Bradford, Vt., Commission Reaffirms Decision to End Water Fluoridation
Bradford — Water and Sewer Commission members have voted to reaffirm their May decision to remove fluoride from the town’s water supply.
Commissioners initially voted in May to end fluoridation, a decision that flew under the radar for months before sparking a backlash from dentists and residents. On Tuesday, the commission took another vote, and the results were the same.
“We wanted to be sure that we were all still on the same page,” Commission Chairman Robert Nutting said in an interview yesterday.
The commission, however, didn’t list the fluoride vote on Tuesday night’s meeting agenda, which has some residents crying foul.
“The way they are going about it is wrong,” said longtime resident Gary Moore, who opposes the commission’s decision. “(Fluoride) wasn’t on the agenda so there was no reason to go to the meeting. Had it been on the agenda, I would’ve gone and I assume others would’ve gone too.”
Vermont Secretary of State Jim Condos said the commission didn’t break the law, but he was critical of the process.
“It’s not the right way to do it,” he said.
Having served on a city council for 18 years, Condos said, “we rarely, if ever, would take up an action item under other business, especially if it was a hot or controversial item. We would want to make sure the public has an opportunity to speak.”
Vermont League of Cities and Towns Executive Director Steven Jeffrey agreed with Condos from a legality standpoint and wrote “we know of no legal requirement that would limit a board to only act on items included on an agenda.”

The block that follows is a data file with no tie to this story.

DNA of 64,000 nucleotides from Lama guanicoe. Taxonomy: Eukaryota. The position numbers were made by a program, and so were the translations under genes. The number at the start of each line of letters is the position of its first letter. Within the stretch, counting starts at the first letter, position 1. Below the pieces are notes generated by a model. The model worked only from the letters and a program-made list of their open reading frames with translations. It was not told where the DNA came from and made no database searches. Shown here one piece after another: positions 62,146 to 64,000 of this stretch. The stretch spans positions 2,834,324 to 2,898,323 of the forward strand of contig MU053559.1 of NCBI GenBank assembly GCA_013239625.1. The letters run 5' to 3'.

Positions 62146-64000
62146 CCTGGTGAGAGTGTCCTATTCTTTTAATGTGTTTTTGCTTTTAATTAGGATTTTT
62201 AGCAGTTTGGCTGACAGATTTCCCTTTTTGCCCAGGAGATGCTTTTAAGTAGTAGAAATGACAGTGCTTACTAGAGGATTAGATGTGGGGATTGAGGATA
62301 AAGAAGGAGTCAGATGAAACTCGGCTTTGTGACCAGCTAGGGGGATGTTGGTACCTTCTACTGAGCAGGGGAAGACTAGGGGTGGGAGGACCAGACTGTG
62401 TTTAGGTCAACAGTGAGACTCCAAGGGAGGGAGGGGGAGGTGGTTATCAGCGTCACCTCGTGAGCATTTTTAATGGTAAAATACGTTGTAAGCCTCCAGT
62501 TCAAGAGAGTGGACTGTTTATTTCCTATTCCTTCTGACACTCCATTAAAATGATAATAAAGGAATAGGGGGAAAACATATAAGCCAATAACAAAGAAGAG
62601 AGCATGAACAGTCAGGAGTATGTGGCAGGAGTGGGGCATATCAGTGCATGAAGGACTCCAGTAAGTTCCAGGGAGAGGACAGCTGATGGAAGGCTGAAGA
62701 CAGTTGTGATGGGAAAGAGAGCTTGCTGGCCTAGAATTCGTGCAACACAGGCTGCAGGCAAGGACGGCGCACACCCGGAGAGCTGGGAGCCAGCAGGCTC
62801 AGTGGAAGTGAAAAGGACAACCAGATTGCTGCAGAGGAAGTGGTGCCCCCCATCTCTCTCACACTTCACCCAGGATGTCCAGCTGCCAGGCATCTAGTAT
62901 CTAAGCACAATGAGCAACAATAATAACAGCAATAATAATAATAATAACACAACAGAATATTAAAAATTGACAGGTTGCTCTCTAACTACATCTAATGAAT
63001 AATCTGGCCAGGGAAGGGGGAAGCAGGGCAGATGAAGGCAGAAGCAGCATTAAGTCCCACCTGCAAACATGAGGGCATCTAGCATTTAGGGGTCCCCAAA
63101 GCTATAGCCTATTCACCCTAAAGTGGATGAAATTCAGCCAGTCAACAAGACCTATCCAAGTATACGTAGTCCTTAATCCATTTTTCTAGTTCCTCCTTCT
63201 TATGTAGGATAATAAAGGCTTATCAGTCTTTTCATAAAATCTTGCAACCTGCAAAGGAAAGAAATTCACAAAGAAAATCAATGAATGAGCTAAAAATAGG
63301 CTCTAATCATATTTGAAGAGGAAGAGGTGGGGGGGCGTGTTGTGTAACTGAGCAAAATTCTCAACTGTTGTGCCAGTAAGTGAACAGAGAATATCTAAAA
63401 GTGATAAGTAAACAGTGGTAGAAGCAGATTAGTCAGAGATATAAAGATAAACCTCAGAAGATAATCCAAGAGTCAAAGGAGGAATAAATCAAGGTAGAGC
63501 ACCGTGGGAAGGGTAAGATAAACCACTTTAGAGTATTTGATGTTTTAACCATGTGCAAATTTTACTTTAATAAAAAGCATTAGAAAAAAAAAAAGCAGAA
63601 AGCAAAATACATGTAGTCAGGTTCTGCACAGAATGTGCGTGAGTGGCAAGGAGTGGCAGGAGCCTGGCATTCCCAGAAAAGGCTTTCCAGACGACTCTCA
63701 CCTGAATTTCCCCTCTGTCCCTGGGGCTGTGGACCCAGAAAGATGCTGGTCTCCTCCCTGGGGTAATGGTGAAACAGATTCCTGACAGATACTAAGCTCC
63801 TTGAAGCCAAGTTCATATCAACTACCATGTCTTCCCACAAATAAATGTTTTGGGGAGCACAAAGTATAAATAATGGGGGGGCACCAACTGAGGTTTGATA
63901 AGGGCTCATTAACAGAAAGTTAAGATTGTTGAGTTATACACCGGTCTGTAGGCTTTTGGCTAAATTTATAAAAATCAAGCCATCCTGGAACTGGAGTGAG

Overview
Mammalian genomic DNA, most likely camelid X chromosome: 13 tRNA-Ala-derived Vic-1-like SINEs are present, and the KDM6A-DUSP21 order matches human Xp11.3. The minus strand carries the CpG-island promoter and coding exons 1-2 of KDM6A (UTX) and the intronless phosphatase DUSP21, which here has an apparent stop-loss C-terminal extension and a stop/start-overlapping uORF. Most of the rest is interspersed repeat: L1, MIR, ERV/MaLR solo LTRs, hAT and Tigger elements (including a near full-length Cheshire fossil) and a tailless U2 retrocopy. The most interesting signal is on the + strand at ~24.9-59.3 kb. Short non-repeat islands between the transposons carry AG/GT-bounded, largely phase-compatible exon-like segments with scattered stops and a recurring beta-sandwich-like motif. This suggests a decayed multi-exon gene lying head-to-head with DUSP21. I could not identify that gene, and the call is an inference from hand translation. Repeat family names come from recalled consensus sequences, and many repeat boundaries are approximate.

Legalities aside, Moore said “working in secret” is not the way boards and commissions should be doing things. “They should know better,” he said.
This isn’t the first time the commission has been criticized for a lack of transparency on the fluoride issue. The commission’s initial vote to end water fluoridation went unnoticed for several months.
“The way it was done was kind of sneaky,” said resident Deborah Wernecke, who supports water fluoridation. “They took their sweet time and finally sent a notice in the second bill we had gotten since the decision.” That notice came six months after fluoridation was stopped.
“Their process was striking,” said Bradford resident John Price. “It was wretched and embarrassing.”
The fluoride topic was discussed in a 15-minute public comment session commencing at 6 p.m. Tuesday night and was brought up again just after 8 p.m. Each commission member voted the same way he did when the original vote was cast in early May. Nutting, Robert Terrill, Larry Drew and Seth Bean voted to end fluoridation, while Lunnie Lang abstained — as he was not present at the time of the original vote.
Commission Office Manager Bridget Simmons characterized those who voted in favor of eliminating fluoride were “firm in the decision they made.”
“I don’t think that the commission will change their opinion, but that’s not to say the public doesn’t have a choice,” Simmons said. “Anybody can bring anything to the Selectboard or to the commission with a petition.”